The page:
I wanted to write about Hollywood but explore underneath that illusion—there's a really dark, satanic, diabolic, Anton LaVey, the Manson murders, Jim Morrison, and all that weird Area 51, Jack Parsons, occult stuff. I wanted to honestly write about my experiences in Hollywood and make it mythological and try to get down to the heart of what Hollywood seems like. The illusion. The fakery. The sexism. The ghettos. All that stuff.
Kotaku: That's interesting because there's a bit of a metatextual thing too. This is coming out from Legendary, an imprint that's been created by big-shot Hollywood producers.
Morrison: Absolutely. This is why I chose this project for Legendary. I've been working with Image and Boom and other publishers. This one is about writers, though, and I thought, wouldn't it be perfect to do a story about Hollywood with this Hollywood comics company?
Kotaku: How did you try and gear the script to Frazer Irving's strengths? I know you guys have worked together before but that's been more work-for-hire company-owned stuff...
Morrison: I created this story for him. We'd done Batman together. I wanted to explore that Byronic antihero, satanic archetype. That high cheek-boned Heathcliff dude, all long-faced, and Mephistopheles. I thought Frazer is the only guy who could draw it. Honestly, this story was written for that guy to draw.
Kotaku: I know you've done visual design work on your work before, was Max Nomax's look something that you came to Frazer with? How did he come out looking that way?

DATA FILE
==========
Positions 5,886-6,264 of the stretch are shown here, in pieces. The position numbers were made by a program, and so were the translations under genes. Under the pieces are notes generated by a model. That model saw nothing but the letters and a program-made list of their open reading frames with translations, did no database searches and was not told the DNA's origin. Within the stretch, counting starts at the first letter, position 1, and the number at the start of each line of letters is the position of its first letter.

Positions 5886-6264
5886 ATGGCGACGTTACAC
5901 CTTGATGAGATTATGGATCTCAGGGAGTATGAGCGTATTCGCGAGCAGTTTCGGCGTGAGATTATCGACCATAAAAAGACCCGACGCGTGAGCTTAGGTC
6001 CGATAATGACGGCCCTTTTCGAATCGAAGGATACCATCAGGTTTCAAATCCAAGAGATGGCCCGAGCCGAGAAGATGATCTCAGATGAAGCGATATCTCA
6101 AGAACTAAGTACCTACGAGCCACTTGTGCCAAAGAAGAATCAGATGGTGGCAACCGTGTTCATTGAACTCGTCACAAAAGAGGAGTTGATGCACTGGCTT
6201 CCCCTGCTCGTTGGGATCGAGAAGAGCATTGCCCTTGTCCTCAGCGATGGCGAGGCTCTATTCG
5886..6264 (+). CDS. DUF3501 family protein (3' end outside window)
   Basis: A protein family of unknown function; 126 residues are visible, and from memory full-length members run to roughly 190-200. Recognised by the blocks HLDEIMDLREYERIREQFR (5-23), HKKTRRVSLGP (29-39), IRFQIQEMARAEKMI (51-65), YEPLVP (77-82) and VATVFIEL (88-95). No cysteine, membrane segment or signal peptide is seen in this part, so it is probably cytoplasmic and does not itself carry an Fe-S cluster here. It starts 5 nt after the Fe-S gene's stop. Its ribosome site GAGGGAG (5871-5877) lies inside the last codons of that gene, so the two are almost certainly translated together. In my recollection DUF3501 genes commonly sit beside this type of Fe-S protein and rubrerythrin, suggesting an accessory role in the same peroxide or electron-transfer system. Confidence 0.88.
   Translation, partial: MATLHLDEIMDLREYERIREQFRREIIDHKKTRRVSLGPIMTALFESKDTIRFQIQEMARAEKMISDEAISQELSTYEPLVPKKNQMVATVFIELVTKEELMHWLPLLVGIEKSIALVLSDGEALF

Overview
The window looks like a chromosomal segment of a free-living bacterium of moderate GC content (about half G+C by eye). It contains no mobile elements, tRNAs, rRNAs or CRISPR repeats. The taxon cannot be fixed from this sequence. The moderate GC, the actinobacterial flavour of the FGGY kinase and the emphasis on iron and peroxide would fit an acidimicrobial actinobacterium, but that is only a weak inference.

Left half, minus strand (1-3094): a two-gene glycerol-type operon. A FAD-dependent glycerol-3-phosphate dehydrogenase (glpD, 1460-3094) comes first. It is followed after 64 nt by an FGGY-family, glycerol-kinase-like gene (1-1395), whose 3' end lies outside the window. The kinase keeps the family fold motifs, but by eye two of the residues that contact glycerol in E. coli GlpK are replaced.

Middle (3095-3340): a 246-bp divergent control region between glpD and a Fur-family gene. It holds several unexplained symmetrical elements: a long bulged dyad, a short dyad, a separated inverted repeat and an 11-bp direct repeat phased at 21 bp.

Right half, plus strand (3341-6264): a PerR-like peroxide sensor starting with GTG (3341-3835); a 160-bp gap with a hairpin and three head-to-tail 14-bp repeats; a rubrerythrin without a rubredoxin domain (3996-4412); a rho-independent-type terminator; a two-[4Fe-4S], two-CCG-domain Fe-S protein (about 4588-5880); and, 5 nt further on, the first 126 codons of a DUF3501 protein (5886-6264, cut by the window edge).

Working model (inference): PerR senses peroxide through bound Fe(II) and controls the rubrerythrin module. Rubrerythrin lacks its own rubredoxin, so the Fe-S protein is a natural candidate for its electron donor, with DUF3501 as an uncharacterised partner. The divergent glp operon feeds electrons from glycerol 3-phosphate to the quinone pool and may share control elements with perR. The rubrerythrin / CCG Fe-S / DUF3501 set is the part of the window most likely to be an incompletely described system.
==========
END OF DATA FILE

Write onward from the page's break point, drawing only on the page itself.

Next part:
Morrison: I went to him and I said, "I want to do The King of the Ants." There's an amazing French pop song called Le Roi de Fourmi. The King of the Ants. It's by this...I forget the guy's name. He came out at the same time as the Beatles. He's like this major French pop star. [note: it's Michel Polnareff.] There's a song called the King of the Ants. The entire comic came out of that song, this French pop song.
Kotaku: At the end of the first issue Ray heads off and meets Max, the character he's been bringing to life in this story. What's next for him?
Morrison: Well, it's as if you just met Mephistopheles, like in Faust. It's about what happens when you meet the devil basically. What happens next...then the ghetto comes into it.
Kotaku: It seems like there's no redemption out there.
Morrison: There's no redemption. This is not about redemption. This is about exposing the dark sides of men.
Kotaku: It's funny because the black hole is your conceit here, but there's no coming out of that.
Morrison: It's like the period at the end of a sentence. The period at the end of all your favorite books.
Kotaku: You're trying to channel a certain kind of experience but, when you're using the women like the props in these crazy party scenes, do you feel you need to justify that in any way?
Morrison: The way women are pitched and used in Hollywood is fucking ridiculous. These young models who come from Eastern Europe, getting pulled into disgusting situations. It's a bit of that.
Kotaku: You were just trying to replicate the stuff that you saw, then. I know you were in LA. You were working on scripts and trying to get stuff off the ground.
Morrison: I've got a house in LA. I actually have a house that we bought in West Hollywood. I'm totally involved in that side of things. I love Los Angeles. That's what this book is about, my love of that, but also the dark side, the satanic, diabolic kind of thing. You know?
Annihilator #1 is out in comic shops and digital storefronts today.